John Dingell, longest-serving member of U.S. Congress, dead at 92

John Dingell speaks at a 2013 press conference

Modal Trigger John Dingell AP

The office of his wife, Rep.

"As I prepare to leave this all behind, I now leave you in control of the greatest nation of mankind and pray God gives you the wisdom to understand the responsibility you hold in your hands", he said.

He also got in a few digs against President Donald Trump and critics of social programs.

Dingell, 92, passed away on Thursday at his home in Dearborn, Michigan. Debbie Dingell, herself a former auto industry lobbyist. "He will be remembered for his decades of public service to the people of Southeast Michigan, his razor sharp wit, and a lifetime of dedication to improving the lives of all who walk this Earth". "His respect for his constituents, his colleagues of both parties, and the institutions of Congress are a valuable reminder today of what a noble calling public service can be". In 2014, Dingell told Politico Magazine, "If you look, you'll find that what I did was make these laws tolerant for industry".

Of that time, he served on the Energy and Commerce Committee for almost 58 years, making Dingell the longest-serving member on any congressional committee. Dingell, a World War II-era Army veteran, will be interred at Arlington National Cemetery in Washington, D.C.

John Dingell recently released a memoir called: 'The Dean, the Best Seat in the House'.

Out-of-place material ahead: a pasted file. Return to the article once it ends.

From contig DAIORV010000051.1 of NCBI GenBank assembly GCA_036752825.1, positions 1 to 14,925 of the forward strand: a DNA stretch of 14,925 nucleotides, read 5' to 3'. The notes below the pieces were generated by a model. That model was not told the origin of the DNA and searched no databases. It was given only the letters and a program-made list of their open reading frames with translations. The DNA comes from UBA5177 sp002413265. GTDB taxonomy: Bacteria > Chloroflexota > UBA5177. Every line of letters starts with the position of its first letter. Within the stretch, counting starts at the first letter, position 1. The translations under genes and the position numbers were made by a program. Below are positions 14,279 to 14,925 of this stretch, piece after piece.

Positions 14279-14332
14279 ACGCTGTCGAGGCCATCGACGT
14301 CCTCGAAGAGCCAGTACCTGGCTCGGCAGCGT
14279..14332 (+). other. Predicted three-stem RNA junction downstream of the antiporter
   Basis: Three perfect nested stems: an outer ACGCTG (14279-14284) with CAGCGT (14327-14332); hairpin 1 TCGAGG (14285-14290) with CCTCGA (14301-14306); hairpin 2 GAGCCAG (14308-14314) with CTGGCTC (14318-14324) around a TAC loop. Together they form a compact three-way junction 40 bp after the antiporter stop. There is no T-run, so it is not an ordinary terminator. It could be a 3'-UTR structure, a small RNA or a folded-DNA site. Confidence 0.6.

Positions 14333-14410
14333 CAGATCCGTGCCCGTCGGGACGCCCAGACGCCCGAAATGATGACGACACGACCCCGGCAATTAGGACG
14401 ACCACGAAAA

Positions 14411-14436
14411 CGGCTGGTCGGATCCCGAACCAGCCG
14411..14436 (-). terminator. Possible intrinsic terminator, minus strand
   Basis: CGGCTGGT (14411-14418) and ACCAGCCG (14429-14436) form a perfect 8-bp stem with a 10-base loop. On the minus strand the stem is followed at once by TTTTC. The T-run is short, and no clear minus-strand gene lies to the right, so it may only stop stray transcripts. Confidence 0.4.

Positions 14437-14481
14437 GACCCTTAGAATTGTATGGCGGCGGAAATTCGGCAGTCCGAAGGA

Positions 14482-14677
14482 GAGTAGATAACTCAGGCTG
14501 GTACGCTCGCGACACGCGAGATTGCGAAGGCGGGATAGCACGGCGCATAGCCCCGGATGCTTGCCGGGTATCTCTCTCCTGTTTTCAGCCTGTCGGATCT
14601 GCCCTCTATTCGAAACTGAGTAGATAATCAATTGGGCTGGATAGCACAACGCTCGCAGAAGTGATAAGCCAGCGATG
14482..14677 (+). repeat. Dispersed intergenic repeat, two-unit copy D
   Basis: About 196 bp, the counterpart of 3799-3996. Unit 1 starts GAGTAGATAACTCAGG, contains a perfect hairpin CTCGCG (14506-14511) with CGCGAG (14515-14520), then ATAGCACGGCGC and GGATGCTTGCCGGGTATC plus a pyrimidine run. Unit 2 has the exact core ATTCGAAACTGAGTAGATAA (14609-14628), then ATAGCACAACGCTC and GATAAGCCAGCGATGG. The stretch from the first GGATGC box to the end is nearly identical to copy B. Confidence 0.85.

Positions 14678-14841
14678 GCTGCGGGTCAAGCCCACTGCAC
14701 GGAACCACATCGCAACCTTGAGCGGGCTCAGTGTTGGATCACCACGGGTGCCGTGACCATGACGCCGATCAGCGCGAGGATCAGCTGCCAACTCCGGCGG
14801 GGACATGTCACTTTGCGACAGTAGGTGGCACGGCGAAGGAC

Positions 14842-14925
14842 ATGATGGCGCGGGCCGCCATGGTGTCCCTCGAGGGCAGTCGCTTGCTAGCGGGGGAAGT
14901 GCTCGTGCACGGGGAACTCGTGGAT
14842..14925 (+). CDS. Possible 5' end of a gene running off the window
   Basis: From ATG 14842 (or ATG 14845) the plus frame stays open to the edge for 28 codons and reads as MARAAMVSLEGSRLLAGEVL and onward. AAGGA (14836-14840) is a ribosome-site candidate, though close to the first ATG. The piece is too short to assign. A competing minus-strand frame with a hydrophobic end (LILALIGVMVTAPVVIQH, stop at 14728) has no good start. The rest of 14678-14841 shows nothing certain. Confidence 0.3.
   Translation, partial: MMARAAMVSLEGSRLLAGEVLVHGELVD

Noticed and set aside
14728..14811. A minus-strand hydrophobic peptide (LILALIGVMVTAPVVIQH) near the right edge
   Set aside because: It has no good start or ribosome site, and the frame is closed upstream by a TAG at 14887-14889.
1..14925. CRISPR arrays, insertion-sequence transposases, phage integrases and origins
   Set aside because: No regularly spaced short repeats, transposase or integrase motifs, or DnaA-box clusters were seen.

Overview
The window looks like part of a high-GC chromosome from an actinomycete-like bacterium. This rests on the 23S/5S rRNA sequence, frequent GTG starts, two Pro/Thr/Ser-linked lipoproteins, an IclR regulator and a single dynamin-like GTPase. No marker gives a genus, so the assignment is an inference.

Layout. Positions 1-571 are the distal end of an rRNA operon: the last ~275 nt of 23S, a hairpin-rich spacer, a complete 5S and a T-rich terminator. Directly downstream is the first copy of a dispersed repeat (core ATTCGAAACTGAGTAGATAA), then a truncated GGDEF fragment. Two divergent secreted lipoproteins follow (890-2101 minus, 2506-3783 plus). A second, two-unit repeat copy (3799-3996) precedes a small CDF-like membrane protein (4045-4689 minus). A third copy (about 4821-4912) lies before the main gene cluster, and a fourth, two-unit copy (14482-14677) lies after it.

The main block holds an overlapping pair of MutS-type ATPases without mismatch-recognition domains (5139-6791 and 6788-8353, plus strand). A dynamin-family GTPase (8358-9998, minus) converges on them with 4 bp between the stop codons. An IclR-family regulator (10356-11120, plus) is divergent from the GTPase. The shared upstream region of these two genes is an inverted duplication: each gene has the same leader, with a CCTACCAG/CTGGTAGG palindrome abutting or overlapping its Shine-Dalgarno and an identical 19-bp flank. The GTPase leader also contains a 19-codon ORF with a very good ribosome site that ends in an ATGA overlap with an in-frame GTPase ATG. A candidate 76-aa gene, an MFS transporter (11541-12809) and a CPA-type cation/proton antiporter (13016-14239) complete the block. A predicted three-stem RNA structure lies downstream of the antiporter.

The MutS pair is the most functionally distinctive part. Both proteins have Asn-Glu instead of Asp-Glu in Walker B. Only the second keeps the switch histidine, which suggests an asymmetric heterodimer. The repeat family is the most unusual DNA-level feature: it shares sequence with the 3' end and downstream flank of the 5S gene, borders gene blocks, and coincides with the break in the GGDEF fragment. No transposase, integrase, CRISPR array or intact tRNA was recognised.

US President Barack Obama presents the Medal of Freedom to Rep. John Dingell (D-MI) during a ceremony in the East Room of the White House on November 24, 2014 in Washington, DC.

In December 1955, at 29, Dingell won a special election to succeed his father, who had died three months earlier, in his 12th term. The Detroit News reported members of Congress remembered the Democrat on the House floor.

Dingell has been in and out of the hospital multiple times since retiring from Congress.

Dingell dictated the message to his wife and congressional successor Debbie Dingell Thursday in their suburban Detroit home.

Dingell was first elected in 1955, to fill the House seat vacated by his late father.

For his service, Dingell received the Presidential Medal of Freedom, the nation's greatest civilian award, by President Barack Obama on November 24, 2014.

Dingell suffered a heart attack four years later, in September 2018 at age 92.

His wife Debbie said at the time: 'He's alert and in good spirits, cracking jokes like always'.

In 1986, Dingell summoned Deaver, Reagan's former deputy chief of staff, to testify on whether he had used his connections to the president to help build his lobbying business.

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